Last weekend I worked as an ISO switcher for the second stage at the V Festival in Chelmsford Essex.
in the Outside Broadcast truck there is:
The director who directs the camera operators to get into positions for the Vision Mixer. If there is a drum solo coming up in the performance then the director tells the camera operators via COMS to get into position for a close up of the drummer. The director will also overide and direct the vision mixer to choose certain cameras at certain points.
See the famous Hamish Hamilton:
The vision mixer is similar to an editor who picks shots during real time. In regards to the drum solo example above, the vision mixer would choose the close up of the drummer and then would go to the wide shot, cutting to the music. They are generally viewed with awe as they have to look at up to 20 cameras on the screens in front of them, take them all in and then cut them together all live!
A vision mixer that I spoke to, Benny Trickett, said that when he vision mixes he reaches a heightened state whereby the adrenaline reaches a peak and he goes into a zone. He says its the only time in his life when he feels fully in control. After the concert he feels physically sick and needs to sit down by himself, away from the crew, for a while.
The script supervisor tells everyone whats coming up in the song. They would count down to the drum solo for example. They speak none stop into the COMS saying “Drum solo coming up… in three… two… one..” At that point the director would have got the cameras into position allowing the vision mixer to pick the best shot. And then they all move on – it happens so fast. The script supervisor also counts to beat which subliminally helps the vision mixer to cut to the beat.
The camera operators are also really impressive. They receive orders from the director down the COMS into their headphones, marshalling them into position. There is a red light on their camera which shows them when their shot is being chosen by the vision mixer so they know not to reposition themselves during that time. When their shot hasn’t been chosen they often try out really creative ways of filming which the director says yes or no to. One camera would film a nice safe shot of the drummer. Another would ‘focus pull’ from the cymbal to the drum stick. Another would film the drummers foot on the drum pedal. Another would film the drummer from behind silhouetted against a powerful blue stage light. The director would say for example “Lose the shot of the drummers foot, camera ten. Reposition yourself for a wide shot of the band” and in a split second the vision mixer would choose the best shots, cutting them together to make a cohesive narrative.
The ISO switcher, I’m afraid does not have such an important and adrenaline fuelled role. The ISO switcher, ISO stands for isolated record, has to pick the good shots that the vision mixer doesn’t choose. Say for example the singer lets out a string of expletives without warning and the show is going out live at sunday lunchtime. Then one of my shots which might be a shot of the lead guitarist or a far away wide shot of the stage will be inserted over that shot of the singer swearing to hide it. You often have fifteen minutes in a live recording from when its shot to whens its broadcast and in that time, one of my safety shots will be inserted over the offending footage. If the vision mixers hand slips on the buttons is another instance in which one of my shots will save the day.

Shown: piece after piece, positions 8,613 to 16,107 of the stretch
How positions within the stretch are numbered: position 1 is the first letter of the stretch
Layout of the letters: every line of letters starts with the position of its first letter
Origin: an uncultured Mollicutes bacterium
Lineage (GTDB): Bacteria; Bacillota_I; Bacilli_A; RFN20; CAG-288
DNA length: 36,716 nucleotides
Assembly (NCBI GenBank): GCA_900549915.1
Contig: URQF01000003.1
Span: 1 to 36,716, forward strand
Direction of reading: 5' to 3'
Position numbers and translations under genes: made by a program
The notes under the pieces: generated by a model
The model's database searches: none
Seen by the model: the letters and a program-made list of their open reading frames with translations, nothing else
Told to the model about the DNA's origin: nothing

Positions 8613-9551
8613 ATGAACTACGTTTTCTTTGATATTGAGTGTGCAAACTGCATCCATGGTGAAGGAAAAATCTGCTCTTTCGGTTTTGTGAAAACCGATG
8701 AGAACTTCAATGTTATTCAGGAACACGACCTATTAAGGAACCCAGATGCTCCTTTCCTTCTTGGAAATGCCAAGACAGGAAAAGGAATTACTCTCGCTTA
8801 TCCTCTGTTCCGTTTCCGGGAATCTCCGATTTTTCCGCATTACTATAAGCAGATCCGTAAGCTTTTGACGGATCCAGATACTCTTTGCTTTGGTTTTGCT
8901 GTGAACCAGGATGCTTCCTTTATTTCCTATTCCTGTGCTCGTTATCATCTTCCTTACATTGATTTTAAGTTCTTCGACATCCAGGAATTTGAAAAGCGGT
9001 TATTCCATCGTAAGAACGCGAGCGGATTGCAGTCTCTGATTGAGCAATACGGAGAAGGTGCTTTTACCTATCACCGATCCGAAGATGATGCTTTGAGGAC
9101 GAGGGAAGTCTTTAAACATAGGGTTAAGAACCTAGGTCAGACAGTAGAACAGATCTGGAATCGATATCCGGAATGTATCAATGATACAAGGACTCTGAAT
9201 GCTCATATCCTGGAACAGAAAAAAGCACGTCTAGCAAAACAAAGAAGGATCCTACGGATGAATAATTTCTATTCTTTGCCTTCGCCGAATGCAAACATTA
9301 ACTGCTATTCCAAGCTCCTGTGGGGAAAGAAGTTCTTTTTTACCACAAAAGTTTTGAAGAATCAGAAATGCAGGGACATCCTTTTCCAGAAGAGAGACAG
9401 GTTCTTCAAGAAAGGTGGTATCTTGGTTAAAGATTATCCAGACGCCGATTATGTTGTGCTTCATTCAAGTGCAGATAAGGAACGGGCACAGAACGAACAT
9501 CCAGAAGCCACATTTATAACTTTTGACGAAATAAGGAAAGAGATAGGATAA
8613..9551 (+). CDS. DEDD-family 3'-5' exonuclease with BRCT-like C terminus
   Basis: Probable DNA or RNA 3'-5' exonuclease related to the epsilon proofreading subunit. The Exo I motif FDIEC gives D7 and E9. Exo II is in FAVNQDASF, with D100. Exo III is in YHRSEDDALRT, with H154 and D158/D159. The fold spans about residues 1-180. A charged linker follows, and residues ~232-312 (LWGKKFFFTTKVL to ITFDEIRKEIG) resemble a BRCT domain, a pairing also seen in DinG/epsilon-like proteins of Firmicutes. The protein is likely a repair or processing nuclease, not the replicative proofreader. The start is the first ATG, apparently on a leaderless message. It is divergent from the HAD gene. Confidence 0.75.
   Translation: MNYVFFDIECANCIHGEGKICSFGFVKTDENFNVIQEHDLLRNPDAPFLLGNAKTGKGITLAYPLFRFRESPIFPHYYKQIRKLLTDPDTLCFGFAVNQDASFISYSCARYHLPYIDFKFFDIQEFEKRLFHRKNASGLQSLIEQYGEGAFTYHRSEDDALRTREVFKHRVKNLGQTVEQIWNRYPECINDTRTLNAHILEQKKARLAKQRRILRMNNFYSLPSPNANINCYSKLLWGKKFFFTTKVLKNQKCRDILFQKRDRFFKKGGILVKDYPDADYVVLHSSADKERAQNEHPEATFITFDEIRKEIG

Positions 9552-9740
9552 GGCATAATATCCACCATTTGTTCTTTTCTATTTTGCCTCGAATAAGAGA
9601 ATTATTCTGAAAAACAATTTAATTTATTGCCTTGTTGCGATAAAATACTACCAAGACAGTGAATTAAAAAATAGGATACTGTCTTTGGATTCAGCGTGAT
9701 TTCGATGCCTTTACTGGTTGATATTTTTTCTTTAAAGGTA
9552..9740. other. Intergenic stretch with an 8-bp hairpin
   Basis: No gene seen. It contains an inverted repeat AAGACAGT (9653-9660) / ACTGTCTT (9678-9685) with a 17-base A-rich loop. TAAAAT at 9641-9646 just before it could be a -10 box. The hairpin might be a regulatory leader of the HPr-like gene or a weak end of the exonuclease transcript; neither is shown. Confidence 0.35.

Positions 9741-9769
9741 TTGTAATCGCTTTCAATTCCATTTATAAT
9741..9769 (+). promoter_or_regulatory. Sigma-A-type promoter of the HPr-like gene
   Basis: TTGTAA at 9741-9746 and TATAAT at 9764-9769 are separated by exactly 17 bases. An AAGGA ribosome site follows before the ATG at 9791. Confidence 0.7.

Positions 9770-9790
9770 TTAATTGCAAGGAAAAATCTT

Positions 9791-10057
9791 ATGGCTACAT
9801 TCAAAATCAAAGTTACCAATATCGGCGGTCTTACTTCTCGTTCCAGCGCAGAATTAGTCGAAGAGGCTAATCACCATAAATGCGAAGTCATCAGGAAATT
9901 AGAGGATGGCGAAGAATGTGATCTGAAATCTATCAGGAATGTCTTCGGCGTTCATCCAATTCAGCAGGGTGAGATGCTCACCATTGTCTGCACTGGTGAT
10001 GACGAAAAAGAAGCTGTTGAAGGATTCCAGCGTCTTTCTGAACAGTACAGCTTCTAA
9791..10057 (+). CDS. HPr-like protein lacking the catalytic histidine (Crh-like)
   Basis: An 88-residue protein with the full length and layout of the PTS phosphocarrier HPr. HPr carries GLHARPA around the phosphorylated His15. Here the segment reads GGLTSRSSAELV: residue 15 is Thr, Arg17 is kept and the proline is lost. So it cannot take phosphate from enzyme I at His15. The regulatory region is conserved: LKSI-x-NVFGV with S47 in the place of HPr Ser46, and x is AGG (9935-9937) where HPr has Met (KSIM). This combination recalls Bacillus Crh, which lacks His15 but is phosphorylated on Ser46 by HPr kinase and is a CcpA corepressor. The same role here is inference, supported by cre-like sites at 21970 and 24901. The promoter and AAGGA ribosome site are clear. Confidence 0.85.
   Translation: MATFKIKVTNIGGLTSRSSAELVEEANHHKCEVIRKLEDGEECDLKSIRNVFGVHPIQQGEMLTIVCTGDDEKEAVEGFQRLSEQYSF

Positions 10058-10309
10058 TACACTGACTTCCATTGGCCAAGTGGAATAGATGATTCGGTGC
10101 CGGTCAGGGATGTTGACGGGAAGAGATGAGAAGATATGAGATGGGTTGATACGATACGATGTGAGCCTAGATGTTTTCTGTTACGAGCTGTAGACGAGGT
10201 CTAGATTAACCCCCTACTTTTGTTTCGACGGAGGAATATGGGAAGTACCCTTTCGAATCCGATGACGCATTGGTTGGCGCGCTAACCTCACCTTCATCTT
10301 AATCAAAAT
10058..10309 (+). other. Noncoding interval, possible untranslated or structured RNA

The ISO switcher sits at the back of the outside broadcast truck. There are buttons for each camera, often labelled with numbers, and as the concert progresses I press each button for each camera. See blurry pic below:
So if the vision mixer starts with the wide shot of the stage then I would start with the hand held camera that is filming the band walking on. I have to switch off the camera and go to another if the vision mixer chooses it. The aim is for there to be an alternative shot for any mistakes. If the programme is being edited later on than there is also an alternative shot for the director to choose, if they are not happy with the shot the vision mixer chose in the heat of the moment.
This pic above is of the two monitors on my right. Here I’m recording to two separate ISO tapes. So there will be a tape of the director and the vision mixers shots which is often called the main rx or line cut tape. This is the master tape. And two other ISO tapes which contain the alternate shots. So in any point of time in the concert there will be three shots: the master and two ISOs.
Working in the OB truck is really exciting and you feel as though you are watching something amazing taking place. I spend my time marvelling at crew as they work.
Here is a shot I took before everyone started.
I cannot stress how exciting it is.
By the way, You get to see almost nothing of the festival itself as you are only allowed out of the truck for ten minute breaks between the acts. These picture below illustrate my experience of the festival.